Washington Post


Frank Lee Smith was sent to death row 15 years ago for the rape, beating and murder of an 8-year-old girl named Shandra Whitehead. He was convicted on the testimony of 3 witnesses. The strongest of these witnesses later recanted and said she was pressured by police to finger Mr. Smith. This week DNA testing cleared him. But the exonerated man will not join the growing list of wrongly condemned people belatedly released from death row. He died of cancer 11 months ago, after 14 years in prison.

The case reveals again the grave flaws in our death penalty system. Before the state knowingly kills someone, it ought to want to be certain of guilt—and proponents of the death penalty, President-elect Bush among them, too often display a sunny confidence in the justice system’s adequacy to attain that certainty. Yet as the growing body of DNA exonerations illustrates, true certainty is elusive.

The newfound enthusiasm among some capital punishment supporters for DNA testing is welcome, but it is also an inadequate response to the systemic failures that lead to wrongful convictions. DNA testing provides a powerful investigative and evidentiary tool for police and prosecutors, and it retroactively vindicates some wrongly convicted individuals. But not all crimes leave testable materials, nor are samples always adequately maintained. DNA testing can never, in other words, serve as a surefire stopgap. It offers, rather, a window on the system’s performance, and the view through that window has not been pretty.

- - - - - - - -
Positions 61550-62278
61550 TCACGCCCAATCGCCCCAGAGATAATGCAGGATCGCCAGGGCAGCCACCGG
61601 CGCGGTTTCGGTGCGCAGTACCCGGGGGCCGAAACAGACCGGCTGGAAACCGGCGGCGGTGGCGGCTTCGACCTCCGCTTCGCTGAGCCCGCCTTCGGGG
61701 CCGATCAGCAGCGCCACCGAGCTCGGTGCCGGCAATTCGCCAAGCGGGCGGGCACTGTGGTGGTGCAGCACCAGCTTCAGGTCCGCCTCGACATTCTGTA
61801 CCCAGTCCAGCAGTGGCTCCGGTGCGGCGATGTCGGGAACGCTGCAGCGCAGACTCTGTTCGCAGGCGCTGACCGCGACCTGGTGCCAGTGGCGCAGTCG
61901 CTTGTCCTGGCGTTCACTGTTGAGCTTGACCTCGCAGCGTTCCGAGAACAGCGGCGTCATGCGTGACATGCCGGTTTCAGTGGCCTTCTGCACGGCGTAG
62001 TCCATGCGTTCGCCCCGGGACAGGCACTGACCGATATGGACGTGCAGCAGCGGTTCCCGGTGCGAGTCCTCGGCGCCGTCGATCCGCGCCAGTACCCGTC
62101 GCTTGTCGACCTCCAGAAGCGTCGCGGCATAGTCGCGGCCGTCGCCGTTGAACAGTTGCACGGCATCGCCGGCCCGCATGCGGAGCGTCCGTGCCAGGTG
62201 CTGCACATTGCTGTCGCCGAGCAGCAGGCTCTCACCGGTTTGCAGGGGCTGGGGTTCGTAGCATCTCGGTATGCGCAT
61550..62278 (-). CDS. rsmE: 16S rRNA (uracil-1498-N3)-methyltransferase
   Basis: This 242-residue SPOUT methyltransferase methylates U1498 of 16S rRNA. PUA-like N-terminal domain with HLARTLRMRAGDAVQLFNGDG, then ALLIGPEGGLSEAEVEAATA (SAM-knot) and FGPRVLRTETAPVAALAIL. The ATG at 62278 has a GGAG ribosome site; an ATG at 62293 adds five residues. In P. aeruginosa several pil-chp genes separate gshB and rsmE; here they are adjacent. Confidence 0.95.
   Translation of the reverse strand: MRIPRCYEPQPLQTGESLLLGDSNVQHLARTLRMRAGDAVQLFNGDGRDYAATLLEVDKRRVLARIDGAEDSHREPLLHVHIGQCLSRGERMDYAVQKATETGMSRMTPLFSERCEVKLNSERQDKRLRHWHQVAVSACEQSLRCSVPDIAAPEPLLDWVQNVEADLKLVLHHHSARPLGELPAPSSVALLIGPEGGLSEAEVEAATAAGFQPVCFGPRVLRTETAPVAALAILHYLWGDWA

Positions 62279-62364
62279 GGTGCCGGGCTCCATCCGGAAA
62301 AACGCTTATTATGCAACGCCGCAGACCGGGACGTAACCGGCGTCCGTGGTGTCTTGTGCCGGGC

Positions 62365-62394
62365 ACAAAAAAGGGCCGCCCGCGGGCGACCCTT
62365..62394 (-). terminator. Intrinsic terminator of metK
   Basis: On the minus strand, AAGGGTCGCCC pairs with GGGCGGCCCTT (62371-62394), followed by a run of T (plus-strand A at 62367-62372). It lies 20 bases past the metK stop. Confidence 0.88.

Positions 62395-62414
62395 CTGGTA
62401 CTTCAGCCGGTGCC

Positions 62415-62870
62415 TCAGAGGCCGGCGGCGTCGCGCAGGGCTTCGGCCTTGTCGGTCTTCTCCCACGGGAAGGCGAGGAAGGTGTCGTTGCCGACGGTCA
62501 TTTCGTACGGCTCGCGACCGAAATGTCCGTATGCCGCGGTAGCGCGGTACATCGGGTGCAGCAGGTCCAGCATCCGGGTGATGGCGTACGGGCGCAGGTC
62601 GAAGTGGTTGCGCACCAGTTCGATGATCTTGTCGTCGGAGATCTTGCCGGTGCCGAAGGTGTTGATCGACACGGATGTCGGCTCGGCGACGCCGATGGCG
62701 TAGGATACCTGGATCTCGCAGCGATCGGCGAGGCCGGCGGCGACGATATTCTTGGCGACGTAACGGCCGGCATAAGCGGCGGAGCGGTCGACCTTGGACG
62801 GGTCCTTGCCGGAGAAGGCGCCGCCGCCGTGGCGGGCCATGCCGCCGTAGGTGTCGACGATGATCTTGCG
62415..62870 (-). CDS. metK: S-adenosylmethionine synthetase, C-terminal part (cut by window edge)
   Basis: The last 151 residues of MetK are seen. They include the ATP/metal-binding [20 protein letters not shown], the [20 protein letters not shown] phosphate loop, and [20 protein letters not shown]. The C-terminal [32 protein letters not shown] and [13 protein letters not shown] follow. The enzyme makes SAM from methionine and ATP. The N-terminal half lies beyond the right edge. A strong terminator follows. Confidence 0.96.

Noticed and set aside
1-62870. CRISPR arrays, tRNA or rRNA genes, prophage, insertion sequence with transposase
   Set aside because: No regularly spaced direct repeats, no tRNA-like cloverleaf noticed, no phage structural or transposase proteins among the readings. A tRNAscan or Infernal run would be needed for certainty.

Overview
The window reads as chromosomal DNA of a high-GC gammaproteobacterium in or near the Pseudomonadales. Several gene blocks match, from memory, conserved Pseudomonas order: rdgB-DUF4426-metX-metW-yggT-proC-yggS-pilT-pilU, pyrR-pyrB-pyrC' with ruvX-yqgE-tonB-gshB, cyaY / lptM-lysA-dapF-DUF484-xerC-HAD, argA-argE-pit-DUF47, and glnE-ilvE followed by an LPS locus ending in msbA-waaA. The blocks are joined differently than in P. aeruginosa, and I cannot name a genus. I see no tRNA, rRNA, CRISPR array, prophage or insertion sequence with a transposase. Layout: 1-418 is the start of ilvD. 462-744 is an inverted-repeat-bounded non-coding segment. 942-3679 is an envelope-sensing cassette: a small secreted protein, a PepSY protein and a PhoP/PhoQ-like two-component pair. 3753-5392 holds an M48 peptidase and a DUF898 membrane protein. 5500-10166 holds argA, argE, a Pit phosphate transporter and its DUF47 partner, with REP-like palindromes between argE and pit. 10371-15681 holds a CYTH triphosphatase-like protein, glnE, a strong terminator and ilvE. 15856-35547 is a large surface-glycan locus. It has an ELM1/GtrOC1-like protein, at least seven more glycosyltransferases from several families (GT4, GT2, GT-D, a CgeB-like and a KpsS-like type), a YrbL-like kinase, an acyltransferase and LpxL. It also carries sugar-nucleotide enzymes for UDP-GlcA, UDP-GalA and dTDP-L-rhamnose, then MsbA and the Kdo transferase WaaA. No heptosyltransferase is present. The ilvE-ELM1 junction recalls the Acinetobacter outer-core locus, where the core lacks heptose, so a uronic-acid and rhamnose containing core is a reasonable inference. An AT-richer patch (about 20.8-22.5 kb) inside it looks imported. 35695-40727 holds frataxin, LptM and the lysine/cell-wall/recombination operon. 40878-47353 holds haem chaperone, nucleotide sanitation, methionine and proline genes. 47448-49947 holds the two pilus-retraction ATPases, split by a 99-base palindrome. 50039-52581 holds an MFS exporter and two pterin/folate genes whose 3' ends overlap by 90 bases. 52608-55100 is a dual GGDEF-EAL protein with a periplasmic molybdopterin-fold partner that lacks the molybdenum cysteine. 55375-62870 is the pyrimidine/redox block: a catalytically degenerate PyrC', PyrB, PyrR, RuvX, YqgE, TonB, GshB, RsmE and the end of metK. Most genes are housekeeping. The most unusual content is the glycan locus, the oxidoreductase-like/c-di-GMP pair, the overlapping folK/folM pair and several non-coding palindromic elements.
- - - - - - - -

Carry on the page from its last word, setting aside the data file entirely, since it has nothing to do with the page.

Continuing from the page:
Through a combination of shoddy trial counsel, improprieties by police and prosecutors, and inevitable human error, people are erroneously sent to death row. At the point of execution, the justice system makes a decision to bury any residual doubts and whatever remaining questions a particular conviction might present. But the system will never be as infallible as capital punishment is irreversible. With its failures now so evident, those who would be executioners ought to display more humility.